A genuine land principled unification of the Marxist-Leninist movement can only be achieved through the process of its proletarianisation and integration with the working class -a genuine unification of the movement as a whole, not of two on three sects, and a principled unification around the political practice of the class struggle in Britain. What sort of meetings between Marxist-Leninists promote the development of such unification at this stage? In the past, we have taken part in discussions with other Marxist-Leninists on particular areas of common political work. These we feel have been of benefit and can be developed in the future, paying particular attention to the concrete practice of integration with the working class. Such discussion cannot be conducted within the general framework of meetings like JAC, but the specific type of co-operation or discussion is determined in each case, by the nature of the campaign, organisation or struggle in question. Since the genuine unification of the movement requires the development of political work amongst the working class which will transform the petty- bourgeois local groups and the nature of the movement as a whole, meetings between Marxist-Leninists should not be approached from the point of view of promoting organisational or political unity or the groups as they stand. On the contrary, by increasing the co-operation and political discussion between Marxist-Leninists on the basis of developing specific activities amongst the working class, such meetings would aid the unification of the movement in helping the localised and limited practices of Marxist-Leninists progress towards a genuine national, that is, class practice.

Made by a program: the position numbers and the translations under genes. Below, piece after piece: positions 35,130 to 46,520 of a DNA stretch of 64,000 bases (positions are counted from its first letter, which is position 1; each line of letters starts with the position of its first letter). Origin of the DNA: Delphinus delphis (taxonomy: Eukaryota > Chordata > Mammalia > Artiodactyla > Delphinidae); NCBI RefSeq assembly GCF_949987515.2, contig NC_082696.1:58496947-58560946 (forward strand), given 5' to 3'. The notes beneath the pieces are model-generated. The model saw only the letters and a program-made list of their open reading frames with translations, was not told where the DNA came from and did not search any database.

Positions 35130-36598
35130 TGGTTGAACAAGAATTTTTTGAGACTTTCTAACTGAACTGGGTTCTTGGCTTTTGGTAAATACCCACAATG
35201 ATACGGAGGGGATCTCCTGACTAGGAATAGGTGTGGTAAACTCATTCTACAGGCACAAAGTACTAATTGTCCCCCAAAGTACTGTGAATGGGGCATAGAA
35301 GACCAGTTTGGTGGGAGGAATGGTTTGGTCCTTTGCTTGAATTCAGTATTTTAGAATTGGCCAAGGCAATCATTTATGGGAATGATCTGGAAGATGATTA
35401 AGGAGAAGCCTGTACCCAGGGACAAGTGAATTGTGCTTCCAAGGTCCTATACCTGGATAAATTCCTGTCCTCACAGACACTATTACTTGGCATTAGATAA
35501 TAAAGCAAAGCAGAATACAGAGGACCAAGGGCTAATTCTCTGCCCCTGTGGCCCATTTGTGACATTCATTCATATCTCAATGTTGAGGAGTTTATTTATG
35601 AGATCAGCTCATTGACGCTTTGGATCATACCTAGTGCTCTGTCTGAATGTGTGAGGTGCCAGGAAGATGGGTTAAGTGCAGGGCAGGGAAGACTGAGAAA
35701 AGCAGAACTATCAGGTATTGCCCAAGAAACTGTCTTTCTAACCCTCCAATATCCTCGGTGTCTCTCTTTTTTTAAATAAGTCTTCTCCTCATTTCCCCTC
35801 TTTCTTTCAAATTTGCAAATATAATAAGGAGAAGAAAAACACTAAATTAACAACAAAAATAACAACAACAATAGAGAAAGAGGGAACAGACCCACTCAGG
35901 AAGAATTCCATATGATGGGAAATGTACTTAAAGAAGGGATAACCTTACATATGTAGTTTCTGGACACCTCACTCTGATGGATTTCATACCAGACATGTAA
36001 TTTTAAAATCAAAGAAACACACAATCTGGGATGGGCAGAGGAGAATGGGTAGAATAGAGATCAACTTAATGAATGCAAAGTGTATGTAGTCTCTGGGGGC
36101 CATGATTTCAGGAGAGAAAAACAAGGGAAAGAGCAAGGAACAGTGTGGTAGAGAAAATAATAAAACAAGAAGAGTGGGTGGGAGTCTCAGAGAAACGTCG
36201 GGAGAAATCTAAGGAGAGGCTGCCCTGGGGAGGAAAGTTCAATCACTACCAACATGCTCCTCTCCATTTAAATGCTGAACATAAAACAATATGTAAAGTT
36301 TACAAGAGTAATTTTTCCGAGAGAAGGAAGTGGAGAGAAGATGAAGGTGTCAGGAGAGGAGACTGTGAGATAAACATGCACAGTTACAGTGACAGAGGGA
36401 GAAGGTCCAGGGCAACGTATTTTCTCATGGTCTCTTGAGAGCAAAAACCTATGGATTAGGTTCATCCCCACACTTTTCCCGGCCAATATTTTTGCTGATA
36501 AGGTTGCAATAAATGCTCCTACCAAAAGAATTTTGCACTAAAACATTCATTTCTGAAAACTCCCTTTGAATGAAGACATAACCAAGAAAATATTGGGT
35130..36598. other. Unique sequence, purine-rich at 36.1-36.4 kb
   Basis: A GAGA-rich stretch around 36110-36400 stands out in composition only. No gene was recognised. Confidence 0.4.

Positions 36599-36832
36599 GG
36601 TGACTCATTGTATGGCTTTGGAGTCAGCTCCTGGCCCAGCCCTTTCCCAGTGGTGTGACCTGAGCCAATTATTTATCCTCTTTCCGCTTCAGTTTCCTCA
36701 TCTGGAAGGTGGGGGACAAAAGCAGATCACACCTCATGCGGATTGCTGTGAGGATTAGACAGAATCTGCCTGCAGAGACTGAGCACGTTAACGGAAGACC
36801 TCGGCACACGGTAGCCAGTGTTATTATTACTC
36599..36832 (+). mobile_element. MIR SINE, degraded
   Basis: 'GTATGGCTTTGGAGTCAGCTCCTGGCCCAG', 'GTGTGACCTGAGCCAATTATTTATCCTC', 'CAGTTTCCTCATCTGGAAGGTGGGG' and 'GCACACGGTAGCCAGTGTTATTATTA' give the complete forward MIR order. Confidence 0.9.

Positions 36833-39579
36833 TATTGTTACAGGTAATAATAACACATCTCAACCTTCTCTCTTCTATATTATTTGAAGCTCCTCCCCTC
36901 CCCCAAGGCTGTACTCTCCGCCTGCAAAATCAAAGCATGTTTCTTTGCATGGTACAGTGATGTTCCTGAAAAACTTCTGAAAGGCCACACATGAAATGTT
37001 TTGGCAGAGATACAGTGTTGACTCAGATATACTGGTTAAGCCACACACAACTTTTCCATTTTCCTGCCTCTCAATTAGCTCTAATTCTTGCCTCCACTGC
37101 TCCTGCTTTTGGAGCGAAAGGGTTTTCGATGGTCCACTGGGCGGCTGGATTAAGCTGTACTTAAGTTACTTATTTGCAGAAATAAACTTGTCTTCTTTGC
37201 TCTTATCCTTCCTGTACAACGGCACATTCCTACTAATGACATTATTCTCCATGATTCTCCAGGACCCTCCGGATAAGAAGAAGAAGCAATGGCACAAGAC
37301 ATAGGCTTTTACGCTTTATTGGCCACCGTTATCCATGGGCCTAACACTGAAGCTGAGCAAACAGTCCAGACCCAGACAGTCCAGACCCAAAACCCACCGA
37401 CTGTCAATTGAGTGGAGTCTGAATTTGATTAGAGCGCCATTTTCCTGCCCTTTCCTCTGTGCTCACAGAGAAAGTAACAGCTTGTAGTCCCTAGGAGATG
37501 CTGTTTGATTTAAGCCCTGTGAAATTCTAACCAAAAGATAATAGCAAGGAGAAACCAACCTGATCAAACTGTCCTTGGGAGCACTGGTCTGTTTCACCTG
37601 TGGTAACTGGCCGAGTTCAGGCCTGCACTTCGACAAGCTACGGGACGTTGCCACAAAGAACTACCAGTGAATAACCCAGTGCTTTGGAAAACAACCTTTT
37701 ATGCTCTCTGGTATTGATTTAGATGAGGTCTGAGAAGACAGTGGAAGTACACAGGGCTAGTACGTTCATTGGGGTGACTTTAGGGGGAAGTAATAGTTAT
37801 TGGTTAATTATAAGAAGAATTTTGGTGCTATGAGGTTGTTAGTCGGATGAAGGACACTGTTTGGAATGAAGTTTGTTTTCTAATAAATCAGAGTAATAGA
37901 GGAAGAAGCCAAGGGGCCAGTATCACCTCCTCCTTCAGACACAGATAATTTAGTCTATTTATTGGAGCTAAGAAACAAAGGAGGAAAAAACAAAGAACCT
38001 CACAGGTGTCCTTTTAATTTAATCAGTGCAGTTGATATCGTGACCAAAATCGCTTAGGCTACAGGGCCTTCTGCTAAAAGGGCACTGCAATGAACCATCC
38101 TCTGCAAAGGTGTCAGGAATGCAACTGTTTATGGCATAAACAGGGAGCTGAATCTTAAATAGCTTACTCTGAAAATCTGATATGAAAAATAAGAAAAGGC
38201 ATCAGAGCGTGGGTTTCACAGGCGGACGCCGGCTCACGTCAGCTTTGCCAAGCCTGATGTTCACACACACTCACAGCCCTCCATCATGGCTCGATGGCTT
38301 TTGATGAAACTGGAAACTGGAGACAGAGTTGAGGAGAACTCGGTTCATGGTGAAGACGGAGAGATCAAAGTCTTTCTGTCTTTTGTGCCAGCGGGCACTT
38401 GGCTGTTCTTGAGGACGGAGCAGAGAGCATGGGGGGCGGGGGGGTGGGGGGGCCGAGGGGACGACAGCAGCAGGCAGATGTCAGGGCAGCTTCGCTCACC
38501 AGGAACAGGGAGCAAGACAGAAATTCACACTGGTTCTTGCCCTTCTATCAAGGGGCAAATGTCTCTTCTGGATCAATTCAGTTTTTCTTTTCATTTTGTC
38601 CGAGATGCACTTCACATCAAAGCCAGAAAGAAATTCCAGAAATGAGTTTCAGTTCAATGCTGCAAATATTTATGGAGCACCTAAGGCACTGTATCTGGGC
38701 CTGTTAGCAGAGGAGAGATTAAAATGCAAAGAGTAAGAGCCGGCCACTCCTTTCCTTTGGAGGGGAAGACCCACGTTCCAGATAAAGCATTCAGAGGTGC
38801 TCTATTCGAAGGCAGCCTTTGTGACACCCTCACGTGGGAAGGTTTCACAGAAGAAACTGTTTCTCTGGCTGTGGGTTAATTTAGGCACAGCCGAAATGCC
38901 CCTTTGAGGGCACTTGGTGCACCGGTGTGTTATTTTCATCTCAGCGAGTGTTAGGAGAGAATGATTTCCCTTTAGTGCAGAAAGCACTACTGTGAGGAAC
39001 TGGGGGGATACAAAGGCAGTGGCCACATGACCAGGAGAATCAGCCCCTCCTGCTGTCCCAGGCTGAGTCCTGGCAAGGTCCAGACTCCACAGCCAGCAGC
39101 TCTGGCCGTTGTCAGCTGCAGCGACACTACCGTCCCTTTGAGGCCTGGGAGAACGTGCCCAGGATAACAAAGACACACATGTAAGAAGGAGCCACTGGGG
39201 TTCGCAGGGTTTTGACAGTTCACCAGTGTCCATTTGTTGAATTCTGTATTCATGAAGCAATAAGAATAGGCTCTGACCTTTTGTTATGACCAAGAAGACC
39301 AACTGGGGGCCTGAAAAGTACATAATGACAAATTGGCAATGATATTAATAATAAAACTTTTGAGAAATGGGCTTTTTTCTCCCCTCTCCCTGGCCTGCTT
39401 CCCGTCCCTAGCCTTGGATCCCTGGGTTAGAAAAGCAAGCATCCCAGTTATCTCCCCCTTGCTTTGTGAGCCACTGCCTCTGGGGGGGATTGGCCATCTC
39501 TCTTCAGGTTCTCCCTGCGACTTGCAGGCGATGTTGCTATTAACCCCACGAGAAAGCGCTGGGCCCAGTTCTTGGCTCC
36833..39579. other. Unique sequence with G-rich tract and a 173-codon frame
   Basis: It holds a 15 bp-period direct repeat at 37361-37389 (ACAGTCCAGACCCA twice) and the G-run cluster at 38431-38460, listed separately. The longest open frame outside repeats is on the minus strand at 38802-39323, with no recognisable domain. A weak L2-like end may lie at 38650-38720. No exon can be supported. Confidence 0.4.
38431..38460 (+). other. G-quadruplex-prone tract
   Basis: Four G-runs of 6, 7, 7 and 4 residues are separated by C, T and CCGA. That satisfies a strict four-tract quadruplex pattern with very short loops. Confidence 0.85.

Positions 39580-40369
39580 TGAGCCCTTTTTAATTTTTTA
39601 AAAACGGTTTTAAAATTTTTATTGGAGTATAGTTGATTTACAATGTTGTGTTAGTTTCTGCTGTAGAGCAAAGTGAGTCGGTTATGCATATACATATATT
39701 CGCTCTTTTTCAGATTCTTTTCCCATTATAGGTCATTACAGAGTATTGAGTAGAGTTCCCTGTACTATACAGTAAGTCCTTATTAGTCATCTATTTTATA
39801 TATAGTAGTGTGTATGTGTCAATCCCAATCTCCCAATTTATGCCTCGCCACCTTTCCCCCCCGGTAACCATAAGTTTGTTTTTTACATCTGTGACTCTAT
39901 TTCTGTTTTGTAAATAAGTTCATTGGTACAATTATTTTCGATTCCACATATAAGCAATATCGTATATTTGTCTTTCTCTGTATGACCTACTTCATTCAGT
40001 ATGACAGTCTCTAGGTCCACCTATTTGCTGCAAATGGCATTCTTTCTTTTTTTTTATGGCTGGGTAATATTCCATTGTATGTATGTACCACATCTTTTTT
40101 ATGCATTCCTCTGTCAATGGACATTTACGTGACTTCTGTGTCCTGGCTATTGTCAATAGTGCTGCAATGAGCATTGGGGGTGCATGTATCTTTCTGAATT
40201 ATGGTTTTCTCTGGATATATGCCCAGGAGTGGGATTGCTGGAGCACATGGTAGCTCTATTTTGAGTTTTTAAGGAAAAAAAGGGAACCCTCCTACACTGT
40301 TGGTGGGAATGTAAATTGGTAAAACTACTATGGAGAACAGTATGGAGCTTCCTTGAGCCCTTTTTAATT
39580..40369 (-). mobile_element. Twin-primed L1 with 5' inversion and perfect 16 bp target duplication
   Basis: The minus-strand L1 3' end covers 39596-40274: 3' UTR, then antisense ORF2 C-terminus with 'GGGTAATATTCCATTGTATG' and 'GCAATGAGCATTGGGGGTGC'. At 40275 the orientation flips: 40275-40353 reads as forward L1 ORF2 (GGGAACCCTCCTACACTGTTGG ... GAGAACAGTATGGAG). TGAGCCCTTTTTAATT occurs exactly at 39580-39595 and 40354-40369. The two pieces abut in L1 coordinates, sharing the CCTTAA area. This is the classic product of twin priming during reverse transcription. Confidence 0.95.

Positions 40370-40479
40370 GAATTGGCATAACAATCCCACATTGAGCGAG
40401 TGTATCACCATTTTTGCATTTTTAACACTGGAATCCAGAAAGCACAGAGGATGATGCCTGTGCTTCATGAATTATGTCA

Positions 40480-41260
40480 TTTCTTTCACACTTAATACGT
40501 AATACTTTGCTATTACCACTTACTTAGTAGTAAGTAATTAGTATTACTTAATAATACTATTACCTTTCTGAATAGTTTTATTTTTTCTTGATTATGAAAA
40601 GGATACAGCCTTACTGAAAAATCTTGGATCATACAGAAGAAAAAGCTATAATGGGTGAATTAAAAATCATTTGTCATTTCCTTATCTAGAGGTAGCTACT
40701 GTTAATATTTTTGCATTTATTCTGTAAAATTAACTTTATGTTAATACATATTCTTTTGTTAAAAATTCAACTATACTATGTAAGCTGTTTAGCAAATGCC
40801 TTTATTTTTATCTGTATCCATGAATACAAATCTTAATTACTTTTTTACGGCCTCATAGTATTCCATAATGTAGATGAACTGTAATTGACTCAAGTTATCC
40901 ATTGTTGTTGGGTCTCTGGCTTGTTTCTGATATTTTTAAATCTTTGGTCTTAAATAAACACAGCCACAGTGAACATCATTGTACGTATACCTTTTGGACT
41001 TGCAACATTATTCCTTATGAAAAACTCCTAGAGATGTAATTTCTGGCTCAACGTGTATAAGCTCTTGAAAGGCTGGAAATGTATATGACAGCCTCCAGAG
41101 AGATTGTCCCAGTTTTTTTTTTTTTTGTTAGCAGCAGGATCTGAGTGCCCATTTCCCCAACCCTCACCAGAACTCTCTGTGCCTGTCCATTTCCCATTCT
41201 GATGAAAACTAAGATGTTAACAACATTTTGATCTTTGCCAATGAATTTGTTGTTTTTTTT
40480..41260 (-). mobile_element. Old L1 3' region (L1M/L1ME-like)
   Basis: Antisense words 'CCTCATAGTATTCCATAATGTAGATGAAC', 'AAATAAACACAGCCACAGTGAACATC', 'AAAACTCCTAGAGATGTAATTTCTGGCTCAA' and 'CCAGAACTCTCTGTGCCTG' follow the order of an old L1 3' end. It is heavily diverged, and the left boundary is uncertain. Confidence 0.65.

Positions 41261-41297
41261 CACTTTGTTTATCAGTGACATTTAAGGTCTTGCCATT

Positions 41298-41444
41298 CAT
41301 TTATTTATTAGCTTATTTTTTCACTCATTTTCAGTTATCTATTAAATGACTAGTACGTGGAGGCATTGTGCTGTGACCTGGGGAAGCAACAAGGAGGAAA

We look forward to continued co-operation between ourselves and other Marxist-Leninists in practical work and discussion on the development of specific activities amongst the working class and for our part will actively promote this where ever possible.